The Kitchen: The Heart of the Home or Your Weight-Loss Enemy?

kitchenIf you are you struggling to control your weight, it could be that your kitchen is to blame. Although your kitchen is the heart of the home, it’s also at the very heart of what you eat and how much food you consume – everything from the size of your plates to the wattage of your light bulbs has a direct effect on the amount of food you consume. And one new study has shown that we are three times more likely to eat the first item that we see than the fifth, so if a healthy salad is at the back of the fridge, we’re three times less likely to eat it than if a fatty pie is the first thing we see.

Your Kitchen Cupboards

The research stated that there was a really strong tendency towards eating food that was most visible. If your least healthy food is at the front of the refrigerator or cupboard, that’s the food you’re most likely to eat. The research also found that if you have more than one of an item, such as soup, you’re more likely to eat that item than something that there are less units of.

Having said that, if you know that you’re most likely to eat the first thing you see when you open your kitchen cupboards, be careful to place your healthiest food at the front and your least healthy food at the back – or, fill your cupboards and fridge with nothing but healthy foods and then you won’t have any unhealthy foods to sabotage your diet!

Your Dinner Plates

Most of us have a tendency to eat almost everything on our plates – but since the 1970s, the average dinner plate has grown at least 25% in size, meaning that on average we are consuming 25% more than we were forty years ago. The research also showed that we eat 90% of the food on our plate regardless of how big the plate is – so stick to smaller dinner plates, not platters.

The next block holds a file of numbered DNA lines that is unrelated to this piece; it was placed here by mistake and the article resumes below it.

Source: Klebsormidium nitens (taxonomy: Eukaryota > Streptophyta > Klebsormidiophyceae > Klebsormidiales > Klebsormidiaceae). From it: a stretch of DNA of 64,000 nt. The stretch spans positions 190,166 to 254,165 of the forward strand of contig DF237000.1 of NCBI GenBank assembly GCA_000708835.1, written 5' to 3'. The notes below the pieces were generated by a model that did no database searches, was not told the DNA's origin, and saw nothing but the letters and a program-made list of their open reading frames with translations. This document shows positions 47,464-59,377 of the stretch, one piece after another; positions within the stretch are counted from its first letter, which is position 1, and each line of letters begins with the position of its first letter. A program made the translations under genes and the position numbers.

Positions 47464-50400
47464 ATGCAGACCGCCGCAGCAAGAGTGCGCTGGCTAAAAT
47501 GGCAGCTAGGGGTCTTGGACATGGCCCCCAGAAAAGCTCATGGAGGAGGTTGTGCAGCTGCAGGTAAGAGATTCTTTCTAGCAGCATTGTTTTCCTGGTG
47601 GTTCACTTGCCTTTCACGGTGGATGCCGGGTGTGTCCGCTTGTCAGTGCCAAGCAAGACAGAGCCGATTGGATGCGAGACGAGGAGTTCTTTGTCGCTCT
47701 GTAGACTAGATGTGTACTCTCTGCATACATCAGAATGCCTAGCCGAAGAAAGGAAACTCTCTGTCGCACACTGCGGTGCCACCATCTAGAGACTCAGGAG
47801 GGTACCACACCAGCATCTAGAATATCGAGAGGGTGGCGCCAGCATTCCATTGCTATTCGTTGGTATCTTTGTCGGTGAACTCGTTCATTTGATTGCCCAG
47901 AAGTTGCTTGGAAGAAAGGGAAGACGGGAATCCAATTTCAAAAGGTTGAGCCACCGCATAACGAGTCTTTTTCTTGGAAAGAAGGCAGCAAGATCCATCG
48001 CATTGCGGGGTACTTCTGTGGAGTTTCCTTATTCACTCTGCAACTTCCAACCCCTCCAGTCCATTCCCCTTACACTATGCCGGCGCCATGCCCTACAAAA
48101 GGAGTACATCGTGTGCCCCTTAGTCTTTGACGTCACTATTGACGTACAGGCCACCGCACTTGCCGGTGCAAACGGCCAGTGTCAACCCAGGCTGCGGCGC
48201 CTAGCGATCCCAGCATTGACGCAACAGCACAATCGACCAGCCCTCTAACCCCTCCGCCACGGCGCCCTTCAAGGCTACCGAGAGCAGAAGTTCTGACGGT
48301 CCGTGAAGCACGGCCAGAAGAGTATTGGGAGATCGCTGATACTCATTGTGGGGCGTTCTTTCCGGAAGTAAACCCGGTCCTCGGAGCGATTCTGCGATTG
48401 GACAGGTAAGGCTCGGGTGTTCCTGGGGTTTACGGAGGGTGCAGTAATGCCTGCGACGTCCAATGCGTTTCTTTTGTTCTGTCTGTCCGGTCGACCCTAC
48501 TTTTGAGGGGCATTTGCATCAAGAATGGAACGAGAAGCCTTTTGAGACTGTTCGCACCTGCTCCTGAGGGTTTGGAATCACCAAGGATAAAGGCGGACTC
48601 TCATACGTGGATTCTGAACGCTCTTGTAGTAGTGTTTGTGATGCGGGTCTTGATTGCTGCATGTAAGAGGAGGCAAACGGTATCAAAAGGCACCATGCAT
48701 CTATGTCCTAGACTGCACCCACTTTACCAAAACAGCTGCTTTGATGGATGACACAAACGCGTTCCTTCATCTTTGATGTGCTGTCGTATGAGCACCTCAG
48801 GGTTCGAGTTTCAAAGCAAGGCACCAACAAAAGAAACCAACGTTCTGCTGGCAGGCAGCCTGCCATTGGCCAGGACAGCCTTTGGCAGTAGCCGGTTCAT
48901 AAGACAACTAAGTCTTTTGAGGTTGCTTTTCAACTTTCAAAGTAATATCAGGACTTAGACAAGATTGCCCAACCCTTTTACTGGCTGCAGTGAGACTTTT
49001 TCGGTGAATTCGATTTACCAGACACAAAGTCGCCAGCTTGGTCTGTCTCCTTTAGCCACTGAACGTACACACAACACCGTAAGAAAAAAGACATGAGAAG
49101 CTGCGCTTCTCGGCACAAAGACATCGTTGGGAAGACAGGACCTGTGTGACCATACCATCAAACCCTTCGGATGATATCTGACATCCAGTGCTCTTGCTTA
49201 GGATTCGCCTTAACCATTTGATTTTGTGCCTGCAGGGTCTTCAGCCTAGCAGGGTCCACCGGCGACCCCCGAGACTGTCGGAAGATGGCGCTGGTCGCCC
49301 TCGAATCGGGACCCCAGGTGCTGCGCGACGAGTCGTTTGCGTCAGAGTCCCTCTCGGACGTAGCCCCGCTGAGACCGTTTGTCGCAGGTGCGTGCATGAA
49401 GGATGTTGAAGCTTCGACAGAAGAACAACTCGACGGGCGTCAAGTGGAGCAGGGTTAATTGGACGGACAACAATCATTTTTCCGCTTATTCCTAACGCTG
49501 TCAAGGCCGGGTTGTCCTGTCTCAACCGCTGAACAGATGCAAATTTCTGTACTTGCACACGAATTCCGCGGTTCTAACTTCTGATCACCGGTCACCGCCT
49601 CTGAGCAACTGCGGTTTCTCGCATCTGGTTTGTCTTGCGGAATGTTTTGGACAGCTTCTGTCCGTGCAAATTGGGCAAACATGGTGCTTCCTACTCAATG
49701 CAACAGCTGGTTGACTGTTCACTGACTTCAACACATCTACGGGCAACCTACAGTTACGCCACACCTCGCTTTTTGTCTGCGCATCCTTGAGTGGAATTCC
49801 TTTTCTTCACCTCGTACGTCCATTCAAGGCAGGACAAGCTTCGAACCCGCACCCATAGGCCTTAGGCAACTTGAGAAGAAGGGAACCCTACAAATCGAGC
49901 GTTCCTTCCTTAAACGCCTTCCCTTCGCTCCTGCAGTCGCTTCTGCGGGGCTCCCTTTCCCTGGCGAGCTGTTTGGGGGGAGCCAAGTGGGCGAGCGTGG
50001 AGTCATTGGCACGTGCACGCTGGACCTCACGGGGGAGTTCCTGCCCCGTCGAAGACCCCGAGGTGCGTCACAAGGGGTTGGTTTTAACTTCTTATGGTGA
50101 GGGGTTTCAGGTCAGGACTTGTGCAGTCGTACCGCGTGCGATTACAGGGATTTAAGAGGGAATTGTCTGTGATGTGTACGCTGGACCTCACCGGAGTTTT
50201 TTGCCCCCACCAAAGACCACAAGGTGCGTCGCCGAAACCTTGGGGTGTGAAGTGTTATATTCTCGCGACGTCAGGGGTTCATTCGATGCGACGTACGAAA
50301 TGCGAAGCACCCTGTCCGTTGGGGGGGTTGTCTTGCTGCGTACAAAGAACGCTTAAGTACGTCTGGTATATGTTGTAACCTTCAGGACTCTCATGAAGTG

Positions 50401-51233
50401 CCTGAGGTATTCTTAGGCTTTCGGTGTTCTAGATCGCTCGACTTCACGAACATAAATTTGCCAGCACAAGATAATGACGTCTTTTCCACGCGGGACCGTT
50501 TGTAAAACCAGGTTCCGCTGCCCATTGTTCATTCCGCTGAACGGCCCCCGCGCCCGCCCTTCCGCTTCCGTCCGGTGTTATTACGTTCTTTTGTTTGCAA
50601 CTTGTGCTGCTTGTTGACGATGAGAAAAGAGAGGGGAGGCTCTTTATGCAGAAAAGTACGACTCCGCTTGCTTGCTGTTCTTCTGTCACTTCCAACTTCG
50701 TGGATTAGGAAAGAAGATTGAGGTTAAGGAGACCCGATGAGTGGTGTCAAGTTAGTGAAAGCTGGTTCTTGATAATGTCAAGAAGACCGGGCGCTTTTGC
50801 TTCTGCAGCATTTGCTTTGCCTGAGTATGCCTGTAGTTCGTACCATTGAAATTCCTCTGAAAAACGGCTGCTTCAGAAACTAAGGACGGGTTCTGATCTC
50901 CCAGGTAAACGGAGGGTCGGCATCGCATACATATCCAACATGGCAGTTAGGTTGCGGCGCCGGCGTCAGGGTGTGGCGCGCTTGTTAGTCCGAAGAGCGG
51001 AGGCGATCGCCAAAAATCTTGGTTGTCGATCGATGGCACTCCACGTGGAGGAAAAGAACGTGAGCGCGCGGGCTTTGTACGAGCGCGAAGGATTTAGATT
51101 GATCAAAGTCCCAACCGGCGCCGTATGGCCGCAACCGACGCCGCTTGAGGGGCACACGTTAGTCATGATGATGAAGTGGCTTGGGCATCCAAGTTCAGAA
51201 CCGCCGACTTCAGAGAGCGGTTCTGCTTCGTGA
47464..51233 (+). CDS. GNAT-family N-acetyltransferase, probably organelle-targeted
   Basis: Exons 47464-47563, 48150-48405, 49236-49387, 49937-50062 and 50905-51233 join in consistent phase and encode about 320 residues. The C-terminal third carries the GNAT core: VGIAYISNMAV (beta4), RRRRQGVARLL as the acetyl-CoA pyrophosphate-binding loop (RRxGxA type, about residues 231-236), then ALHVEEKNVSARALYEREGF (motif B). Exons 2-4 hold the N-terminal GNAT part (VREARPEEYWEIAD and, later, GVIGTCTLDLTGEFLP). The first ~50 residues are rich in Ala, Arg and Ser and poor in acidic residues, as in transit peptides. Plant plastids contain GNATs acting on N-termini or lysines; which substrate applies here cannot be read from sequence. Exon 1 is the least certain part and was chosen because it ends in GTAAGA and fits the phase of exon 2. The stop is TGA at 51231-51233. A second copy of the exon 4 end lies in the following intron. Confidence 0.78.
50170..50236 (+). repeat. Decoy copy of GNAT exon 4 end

Your Glasses

People serve themselves more soda and more juice when they pour themselves a drink into a short, wide glass when compared to a tall, skinny glass. That’s because we tend to focus on the height of glasses rather than the depth of them, so we’ll drink more calories if we use small glasses when compared to large, taller glasses.

The Colors On Your Walls

Bright colors can over-stimulate us, making us consume food far more quickly. Bright colors can also make us eat more, so in your eating area, try to stick to natural colors or pastel colors as these will have a calming influence, meaning that you eat more slowly so that you can recognize the feelings of being full.

Your Cookie Jar

This rule doesn’t just extend to the cookie jar – it extends to anything in the kitchen that is clear, including treat jars, plastic containers and kitchen cupboards that are made of glass. Anything that you can see clearly without having to search for is more likely to be eaten than something hidden away in a container that isn’t see-through. If you have see-through containers, put them away in an inconvenient spot that you have to bend to or stand on a stool to reach, as having to reach the item will serve as a stop-gap, allowing you to have a few seconds to think about whether you actually want what’s in the container. For see-through kitchen cupboards, stash healthy things towards the front and unhealthy items towards the back so that temptation is out of your direct line of vision.

You Eat in the Kitchen

You should also make sure to serve your food away from the kitchen, as eating where food is prepared and where the sights and smells of the food are the strongest is more likely to make you go back for seconds than if you are away from the kitchen.